Daimler investing in Taxify as moovel launches new Stuttgart public service

30 May 2018

30 May 2018

Daimler is leading a group that has invested in European Uber rival Taxify.

The German manufacturer is part of a €150 million investment drive, which includes a mix of technology and venture capital funds. The business will add to the carmaker’s other car-sharing business MyTaxi, a market leader in Germany and a rival to Uber in the UK, Ireland and Spain.

Taxify has been taking business away from Uber in Central and Eastern Europe and in major African cities. It currently has around 10 million passengers and 500,000 drivers in the 25 countries that it operates in.

The funds will be used to develop the company’s technology and improve operations in its home markets in Europe and Africa, a statement said.

′There is a huge opportunity here, and we are going after growth,’ said CEO Markus Villig in an interview. ′As we continue to expand, we will need to raise more capital, but we haven’t decided whether that would be through an IPO or private fundraise.’

Uber rivals including Taxify and Lyft, are pushing to dominate the ride-share market in Europe, taking advantage of issues between regulators and companies themselves. Uber, in particular, has seen licences suspended in London, while Taxify also saw its services banned in the city in September last year, over safety and regulatory concerns.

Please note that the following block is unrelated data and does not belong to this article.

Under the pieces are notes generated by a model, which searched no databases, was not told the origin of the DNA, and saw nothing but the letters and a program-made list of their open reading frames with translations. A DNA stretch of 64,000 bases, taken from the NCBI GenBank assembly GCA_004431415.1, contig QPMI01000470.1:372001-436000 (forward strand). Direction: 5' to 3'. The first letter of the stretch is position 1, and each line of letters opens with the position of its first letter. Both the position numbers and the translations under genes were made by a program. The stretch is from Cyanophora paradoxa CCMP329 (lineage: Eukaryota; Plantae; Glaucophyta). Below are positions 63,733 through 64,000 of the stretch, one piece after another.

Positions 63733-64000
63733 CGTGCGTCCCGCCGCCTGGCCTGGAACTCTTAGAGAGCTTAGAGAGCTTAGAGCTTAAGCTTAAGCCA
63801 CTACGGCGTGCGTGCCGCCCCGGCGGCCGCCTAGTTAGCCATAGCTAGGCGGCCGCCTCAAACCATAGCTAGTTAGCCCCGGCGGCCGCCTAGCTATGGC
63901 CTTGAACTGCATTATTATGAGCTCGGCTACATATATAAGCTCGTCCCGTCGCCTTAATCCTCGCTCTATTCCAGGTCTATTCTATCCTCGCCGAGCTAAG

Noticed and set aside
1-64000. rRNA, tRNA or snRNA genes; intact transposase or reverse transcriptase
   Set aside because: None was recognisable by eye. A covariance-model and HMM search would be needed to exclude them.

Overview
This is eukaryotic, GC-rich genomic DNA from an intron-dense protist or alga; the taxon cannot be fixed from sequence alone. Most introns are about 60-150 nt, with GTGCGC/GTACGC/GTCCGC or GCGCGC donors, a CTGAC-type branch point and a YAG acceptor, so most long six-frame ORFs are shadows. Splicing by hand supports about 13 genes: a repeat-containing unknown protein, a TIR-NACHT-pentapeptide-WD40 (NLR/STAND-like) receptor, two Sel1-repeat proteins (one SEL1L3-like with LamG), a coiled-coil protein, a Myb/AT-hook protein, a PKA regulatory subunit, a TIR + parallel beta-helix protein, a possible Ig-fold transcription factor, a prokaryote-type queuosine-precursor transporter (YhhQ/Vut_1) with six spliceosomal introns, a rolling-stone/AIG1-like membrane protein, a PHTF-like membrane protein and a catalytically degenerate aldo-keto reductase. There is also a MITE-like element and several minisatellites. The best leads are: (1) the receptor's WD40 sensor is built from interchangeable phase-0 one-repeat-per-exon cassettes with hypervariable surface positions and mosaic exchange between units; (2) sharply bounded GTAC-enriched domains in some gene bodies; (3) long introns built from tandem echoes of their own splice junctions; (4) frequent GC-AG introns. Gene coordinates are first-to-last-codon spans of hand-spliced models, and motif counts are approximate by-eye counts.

Taxify is in negotiations with regulators in the UK and hopes to restart operations, which were shut down within a week of being launched in London, before the end of the year.

Meanwhile, another Daimler ride-share subsidiary, moovel, is to launch a new service, SSB-Flex, which will become of Stuttgart’s public transport system.

moovel has developed an operating system for urban mobility that offers access to various services, including booking and payment. In Germany, the mobility app ‘moovel’ combines local public transport, car-sharing provider car2go, MyTaxi, rental bicycles and Deutsche Bahn. Most services can be booked and paid for simply and directly via the moovel app.

The SSB Flex app is based on the moovel on-demand platform’s algorithm, which intelligently pools journey requests to enable ridesharing. To ensure that users can get from point A to point B as quickly as possible, the travel routes are continually calculated and updated taking into account the latest real-time traffic data and information from the public transportation network.

SSB has received a permit from the Stuttgart Regional Council that allows and enables them to operate SSB Flex under passenger transport regulations, which also apply to regular bus services. This permit is the first of its kind for this type of transport, the company says in a statement.

Daniela Gerd tom Markotten, CEO of moovel Group, comments: ′The positive customer feedback regarding Flex Pilot and the number of passengers who used the service during the testing phase, over 20,000, exceeded our expectations. Now we are handing the reins over to SSB. We are pleased to continue working together with SSB to develop SSB Flex in the future so that we can offer customers the best possible service. We feel confident that multimodal platforms and flexible, on-demand mobility solutions will help to encourage the switch to public transport.’